For example, though new division foes like Geneva and Larkin don't have much of a history, both sides will look forward to the Jan. 20 rematch if Saturday's league opener is decided at the buzzer.

2. The new kids in town.

Metea Valley joins the UEC, competing in the Valley this season without the benefit of a senior class. Youth didn't keep the Mustangs from racing to a 3-1 start and a third-place finish at the Joliet West Thanksgiving Tournament.

"We saw them last summer and they've got some pretty decent players," Wolfsmith said. Will upsets by the hungry new kids be a determining factor in the conference race?

Also new in the River Division are Batavia and Geneva, longtime rivals with excellent basketball traditions. Playing home games against sharpshooting Geneva will be about as enjoyable for UEC teams as making the trip to Batavia, which receives some of the best fan support found in the suburbs.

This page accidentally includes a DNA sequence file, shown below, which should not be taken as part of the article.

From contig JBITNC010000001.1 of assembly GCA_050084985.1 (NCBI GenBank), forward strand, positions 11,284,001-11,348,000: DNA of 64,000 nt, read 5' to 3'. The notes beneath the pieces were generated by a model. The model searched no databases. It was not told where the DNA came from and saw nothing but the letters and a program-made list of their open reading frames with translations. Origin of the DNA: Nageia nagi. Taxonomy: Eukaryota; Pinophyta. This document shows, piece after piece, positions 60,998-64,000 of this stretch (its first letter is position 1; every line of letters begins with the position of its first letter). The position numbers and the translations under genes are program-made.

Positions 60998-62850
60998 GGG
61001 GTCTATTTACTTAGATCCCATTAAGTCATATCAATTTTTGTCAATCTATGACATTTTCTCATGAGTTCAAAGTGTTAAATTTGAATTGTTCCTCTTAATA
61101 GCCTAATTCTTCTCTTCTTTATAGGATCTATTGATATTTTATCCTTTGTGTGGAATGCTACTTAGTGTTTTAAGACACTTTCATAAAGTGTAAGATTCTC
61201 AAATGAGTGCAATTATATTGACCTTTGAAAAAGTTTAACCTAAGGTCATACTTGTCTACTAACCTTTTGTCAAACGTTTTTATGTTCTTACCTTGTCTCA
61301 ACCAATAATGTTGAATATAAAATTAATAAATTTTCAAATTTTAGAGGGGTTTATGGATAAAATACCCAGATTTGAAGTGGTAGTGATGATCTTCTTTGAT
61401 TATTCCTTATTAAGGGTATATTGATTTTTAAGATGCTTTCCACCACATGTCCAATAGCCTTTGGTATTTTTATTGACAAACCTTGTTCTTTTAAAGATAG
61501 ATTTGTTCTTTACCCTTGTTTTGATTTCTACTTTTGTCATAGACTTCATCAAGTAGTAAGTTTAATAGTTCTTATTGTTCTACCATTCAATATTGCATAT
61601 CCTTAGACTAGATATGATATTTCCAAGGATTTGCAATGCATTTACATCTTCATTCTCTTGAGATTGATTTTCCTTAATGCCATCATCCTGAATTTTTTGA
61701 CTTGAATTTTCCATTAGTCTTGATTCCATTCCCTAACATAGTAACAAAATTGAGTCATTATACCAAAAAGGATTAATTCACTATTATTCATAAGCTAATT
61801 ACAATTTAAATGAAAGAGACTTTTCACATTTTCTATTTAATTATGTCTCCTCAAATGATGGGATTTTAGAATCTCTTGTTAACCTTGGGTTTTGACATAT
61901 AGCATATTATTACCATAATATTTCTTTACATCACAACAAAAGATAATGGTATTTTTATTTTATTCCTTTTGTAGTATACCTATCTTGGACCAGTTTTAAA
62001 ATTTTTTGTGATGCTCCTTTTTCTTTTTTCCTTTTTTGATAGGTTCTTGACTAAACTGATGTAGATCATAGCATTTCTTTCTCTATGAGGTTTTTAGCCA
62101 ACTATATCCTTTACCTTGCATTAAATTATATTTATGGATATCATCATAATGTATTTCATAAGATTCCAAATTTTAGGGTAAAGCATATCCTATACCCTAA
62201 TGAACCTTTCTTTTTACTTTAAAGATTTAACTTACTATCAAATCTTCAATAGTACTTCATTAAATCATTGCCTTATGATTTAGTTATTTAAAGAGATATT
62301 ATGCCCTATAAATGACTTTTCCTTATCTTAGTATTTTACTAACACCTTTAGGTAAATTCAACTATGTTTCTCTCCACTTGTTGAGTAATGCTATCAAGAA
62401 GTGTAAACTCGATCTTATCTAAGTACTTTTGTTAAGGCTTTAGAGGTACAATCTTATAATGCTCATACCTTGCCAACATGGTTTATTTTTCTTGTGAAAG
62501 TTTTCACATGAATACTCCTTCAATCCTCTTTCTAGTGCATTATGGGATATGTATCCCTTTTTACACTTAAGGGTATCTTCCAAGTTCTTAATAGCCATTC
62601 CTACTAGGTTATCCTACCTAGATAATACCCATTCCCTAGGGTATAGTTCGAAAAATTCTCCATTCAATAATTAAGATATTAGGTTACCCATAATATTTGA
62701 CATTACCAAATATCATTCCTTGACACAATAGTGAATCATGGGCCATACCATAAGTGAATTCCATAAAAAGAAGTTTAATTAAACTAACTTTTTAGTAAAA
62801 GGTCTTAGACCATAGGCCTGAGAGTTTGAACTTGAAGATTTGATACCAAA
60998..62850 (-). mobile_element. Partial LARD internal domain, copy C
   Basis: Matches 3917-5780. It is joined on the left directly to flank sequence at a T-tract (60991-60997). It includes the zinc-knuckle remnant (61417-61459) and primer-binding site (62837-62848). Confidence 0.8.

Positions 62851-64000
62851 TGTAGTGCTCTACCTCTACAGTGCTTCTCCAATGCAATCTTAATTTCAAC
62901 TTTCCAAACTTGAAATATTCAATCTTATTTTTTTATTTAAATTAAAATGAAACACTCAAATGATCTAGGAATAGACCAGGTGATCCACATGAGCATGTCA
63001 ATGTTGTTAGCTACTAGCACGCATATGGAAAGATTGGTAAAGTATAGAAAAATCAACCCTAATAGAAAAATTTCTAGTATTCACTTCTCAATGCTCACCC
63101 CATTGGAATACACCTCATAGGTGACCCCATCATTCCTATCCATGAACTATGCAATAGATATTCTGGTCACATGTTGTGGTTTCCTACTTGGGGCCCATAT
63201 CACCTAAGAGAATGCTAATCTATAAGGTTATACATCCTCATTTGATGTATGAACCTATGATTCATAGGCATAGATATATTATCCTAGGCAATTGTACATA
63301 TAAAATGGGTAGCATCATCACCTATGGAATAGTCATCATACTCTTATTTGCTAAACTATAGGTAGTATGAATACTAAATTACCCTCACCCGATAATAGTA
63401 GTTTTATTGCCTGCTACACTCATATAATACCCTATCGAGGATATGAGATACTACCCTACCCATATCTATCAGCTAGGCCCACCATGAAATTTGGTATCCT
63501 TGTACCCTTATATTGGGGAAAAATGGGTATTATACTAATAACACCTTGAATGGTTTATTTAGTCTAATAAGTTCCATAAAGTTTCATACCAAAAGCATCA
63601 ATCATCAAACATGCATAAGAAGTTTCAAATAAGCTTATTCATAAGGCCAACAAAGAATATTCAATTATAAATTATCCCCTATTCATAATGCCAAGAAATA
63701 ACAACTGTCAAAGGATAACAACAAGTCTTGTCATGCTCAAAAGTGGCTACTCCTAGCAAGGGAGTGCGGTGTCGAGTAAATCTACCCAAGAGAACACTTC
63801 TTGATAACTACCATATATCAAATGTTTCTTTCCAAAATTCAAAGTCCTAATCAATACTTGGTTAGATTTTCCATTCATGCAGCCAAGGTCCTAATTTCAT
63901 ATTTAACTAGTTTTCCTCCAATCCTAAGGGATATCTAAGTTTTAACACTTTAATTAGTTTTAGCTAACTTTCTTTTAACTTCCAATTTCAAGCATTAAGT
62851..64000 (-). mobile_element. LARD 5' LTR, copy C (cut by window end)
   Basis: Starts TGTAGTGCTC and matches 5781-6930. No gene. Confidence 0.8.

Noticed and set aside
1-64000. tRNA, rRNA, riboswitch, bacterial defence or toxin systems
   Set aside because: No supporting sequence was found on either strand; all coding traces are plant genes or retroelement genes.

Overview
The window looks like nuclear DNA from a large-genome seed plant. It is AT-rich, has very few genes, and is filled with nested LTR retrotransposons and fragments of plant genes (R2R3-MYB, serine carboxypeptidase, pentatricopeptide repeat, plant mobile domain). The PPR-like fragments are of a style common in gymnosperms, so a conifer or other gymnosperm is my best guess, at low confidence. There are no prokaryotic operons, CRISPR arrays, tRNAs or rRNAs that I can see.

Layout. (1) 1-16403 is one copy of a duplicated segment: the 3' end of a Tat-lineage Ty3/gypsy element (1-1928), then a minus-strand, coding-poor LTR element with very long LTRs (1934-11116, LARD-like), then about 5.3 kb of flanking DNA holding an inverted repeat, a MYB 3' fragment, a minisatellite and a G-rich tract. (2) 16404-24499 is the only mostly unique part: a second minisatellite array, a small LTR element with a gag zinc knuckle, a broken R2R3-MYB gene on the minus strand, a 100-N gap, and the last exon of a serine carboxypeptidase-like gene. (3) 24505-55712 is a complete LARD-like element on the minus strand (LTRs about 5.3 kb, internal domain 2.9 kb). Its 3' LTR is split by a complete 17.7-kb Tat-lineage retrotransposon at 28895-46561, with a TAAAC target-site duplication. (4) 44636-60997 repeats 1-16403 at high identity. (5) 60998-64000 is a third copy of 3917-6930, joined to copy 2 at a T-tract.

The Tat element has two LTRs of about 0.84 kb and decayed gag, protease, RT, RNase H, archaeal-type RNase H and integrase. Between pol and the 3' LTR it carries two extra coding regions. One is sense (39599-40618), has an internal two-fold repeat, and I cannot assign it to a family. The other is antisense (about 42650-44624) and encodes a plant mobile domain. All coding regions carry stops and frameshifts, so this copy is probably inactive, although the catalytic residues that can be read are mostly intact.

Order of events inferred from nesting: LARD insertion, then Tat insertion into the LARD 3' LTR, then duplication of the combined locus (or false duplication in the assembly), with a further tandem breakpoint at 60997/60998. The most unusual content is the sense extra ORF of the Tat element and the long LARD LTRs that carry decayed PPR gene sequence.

3. The Ryan Boatright show.

East Aurora's talented senior guard has been in the spotlight since he was in eighth grade, when he verbaled to Southern California. Now committed to Connecticut, last week Boatright gave an early glimpse of what should be a spectacular season when he scored 55 points, grabbed 12 rebounds and made 11 steals in a Thanksgiving tournament victory over St. Charles North, 75-66.

Paired with the talented Snoop Viser, few teams can match the Tomcats' ability in the backcourt.

4. The development of Lance Whitaker.

Bartlett's outstanding sophomore "will play in the pros one day, you heard it here first," one UEC coach told me before the season. Whitaker gained more playing time late in his freshman season. Now he's the main man at Bartlett.

The 6-foot-3 sophomore guard averaged 24 points per game as the Hawks went 3-2 at the Mundelein Tournament. How well the rest of Bartlett's inexperienced but talented roster supports Whitaker and secondary scorer, guard Matt Chaltin, holds the key to Bartlett's success.

5. Elgin's growth

Last year Elgin started one junior (Jordan Dean), alongside sophomores Kory Brown, Dennis Moore and Matt Andres and freshman point guard Arie Williams. Coming off a 32-5 record over the summer, the Maroons demonstrated they've grown up quickly after beating Stevenson and the host school on the way to their first Thanksgiving tournament title at Buffalo Grove since 2002.